Sunday, April 1, 2012

Financing Horses in College, Part II

As we all know, horses are magical creatures that eat money and poop rainbows. The expense makes the prospect of paying for a horse AND college quite daunting.
image from BitterSweetCandyBowl
So the last post on this topic was more focused on how people paid individually to keep horses in their lives, whether that meant relying on parents, scrimping and saving your own money, or teaming up with a significant other. I thought it would be interesting to switch gears a bit to the competitive side of things with a few responses that dealt with what colleges will/will not pay for their equestrian teams.

TB7 from COTH attended a school with a union fee that paid for many expenses, though it's unclear whether this was an IHSA team, an IHSA club or an unaffiliated club:
Our college funded at least some of the expenses since a union fee was built into tuition. They funded gas and hotels/entry fees for shows. They also funded part of our lessons, the remainder was charged to our student accounts. I think my parents ended up paying it since it was charged to the student account which rolled into the tuition. 

jaybee found that an IHSA club paid for much of a lot of the things that TB7's club/team did:
I was a member of my school's equestrian team (club) for 4 years and an officer for 3 of those 4 years (1 year as fund raising chair and 2 years as president). Our club was very lucky in the fact that we were given a decent amount of money from our school that covered most of our IHSA show fees (entries, travel, hotels, etc.) As far as the team went, anything that wasn't covered by the school was at my expense. I was responsible for IHSA membership fees and my lessons. I worked out a deal with my coach and was able to exchange barn work for lessons and I was privileged enough to have her offer me horses to ride just about any time I was at the barn (of course, I would also help out around the barn whenever needed). I am very grateful to her for that saddle time, it helped to keep me sane.

Rel6 found that at SUNY Genesco, the varsity team pays for everything:
I go to SUNY Geneseo, and if you make the team everything is paid for. Lessons, shows, entries, transportation, hotels...we are even given food allowances for horse show weekends.

hj0519 had a similar experience:
I think it's typical for a varsity team to have everything covered.

I ride on a varsity team and the school pays for everything - transportation to shows, entries, IHSA fees, lessons, USHJA membership fees for anyone who doesn't have it, hotels when we stay overnight, flights to Nationals (for competing riders/coaches), and food at all shows (for all riders, whether they're competing at that particular show or not).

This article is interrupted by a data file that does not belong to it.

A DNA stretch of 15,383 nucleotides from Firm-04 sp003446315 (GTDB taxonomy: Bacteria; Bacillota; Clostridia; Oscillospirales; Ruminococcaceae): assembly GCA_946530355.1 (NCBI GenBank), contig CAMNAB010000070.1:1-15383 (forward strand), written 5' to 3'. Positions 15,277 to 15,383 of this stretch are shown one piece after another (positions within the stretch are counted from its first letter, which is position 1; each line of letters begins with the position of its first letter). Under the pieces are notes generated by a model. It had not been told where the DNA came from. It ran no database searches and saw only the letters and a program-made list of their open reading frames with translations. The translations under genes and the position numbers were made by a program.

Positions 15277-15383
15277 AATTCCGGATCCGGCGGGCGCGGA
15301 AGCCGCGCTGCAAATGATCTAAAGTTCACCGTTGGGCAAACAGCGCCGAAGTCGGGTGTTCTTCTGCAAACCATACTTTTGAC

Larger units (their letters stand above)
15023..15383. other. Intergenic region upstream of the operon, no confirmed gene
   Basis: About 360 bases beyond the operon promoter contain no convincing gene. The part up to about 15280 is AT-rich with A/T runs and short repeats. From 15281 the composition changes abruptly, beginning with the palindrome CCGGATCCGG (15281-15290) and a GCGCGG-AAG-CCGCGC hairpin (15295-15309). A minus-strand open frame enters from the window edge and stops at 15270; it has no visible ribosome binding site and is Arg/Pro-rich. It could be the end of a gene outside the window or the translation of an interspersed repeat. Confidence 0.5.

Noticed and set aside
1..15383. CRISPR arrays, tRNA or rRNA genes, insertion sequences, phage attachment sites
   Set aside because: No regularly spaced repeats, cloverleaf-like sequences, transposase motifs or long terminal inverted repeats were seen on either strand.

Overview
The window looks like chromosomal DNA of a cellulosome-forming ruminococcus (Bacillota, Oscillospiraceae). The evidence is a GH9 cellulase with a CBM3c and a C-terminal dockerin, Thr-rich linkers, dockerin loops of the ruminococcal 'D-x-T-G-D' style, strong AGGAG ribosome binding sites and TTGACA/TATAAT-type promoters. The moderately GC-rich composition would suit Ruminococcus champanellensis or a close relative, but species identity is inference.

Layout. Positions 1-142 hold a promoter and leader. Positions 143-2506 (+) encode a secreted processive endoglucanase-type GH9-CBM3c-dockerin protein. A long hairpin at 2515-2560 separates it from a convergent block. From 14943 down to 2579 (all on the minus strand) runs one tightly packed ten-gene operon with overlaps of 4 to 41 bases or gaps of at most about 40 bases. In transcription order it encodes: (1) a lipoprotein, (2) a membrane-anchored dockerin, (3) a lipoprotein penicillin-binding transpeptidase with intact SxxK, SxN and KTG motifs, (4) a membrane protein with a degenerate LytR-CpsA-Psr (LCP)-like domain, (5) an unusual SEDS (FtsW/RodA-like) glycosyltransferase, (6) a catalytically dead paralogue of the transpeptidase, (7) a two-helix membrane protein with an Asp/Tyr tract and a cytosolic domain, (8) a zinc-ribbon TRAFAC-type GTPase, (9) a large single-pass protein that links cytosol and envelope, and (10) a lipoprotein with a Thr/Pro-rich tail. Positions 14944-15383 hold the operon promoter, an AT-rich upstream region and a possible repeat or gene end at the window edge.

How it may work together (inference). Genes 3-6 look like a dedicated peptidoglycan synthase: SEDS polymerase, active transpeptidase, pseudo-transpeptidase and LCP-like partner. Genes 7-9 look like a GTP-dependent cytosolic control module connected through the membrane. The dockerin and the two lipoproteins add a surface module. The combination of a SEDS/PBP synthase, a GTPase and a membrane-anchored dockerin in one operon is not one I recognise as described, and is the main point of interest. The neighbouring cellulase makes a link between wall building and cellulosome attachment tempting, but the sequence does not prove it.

So it looks like at least from the COTH sampling, most things are paid for. Of course it's important to keep in mind that many schools do things differently--if you make NCAA, you're pretty much set, but things are not as uniform for IHSA.
via NCEA
via IHSA
Some schools partially or completely fund IHSA through the athletics department, but other schools consider it a "club sport" and members may have to fundraise or set up a member horse-care schedule to meet their expenses. Other factors include whether the school owns the horses or if they are owned by a local barn that allows its horses to be used for a fee. So there are many reasons that the costs are variable.

I got that information from a book review I did for my internship. The book is called The High School Equestrian's Guide to College Riding, and although, as an English major, I found the rampant typos (no joke, at least one to a page in the last half of the book), redundant information (some stuff is repeated almost word for word), and cheesy cartoons of horses studying, jogging, and dressing in interview clothes to be very off-putting, the information about the whole college riding process is pretty useful. Most of the info on all of the different organizations is available online of course, but the book compiles it in one place for easy comparison, and it includes info on lesser-known organizations like the Intercollegiate Rodeo Association, the Intercollegiate Saddle Seat Association, and the Intercollegiate Polo Association.

I am really going to have to find someone who has ridden for the Intercollegiate Rodeo Association and get them to write something for the blog. That whole concept just seems like a BAD idea to me. Let's see how many concussions you get before you're academically disqualified!

Anywho, feel free to chime in on what your competitive college riding program did/did not cover! I'd be interested to hear from people who did not have as much paid for as the COTHers who responded--how did your club/team handle the expense?

Moral: Know before you go.

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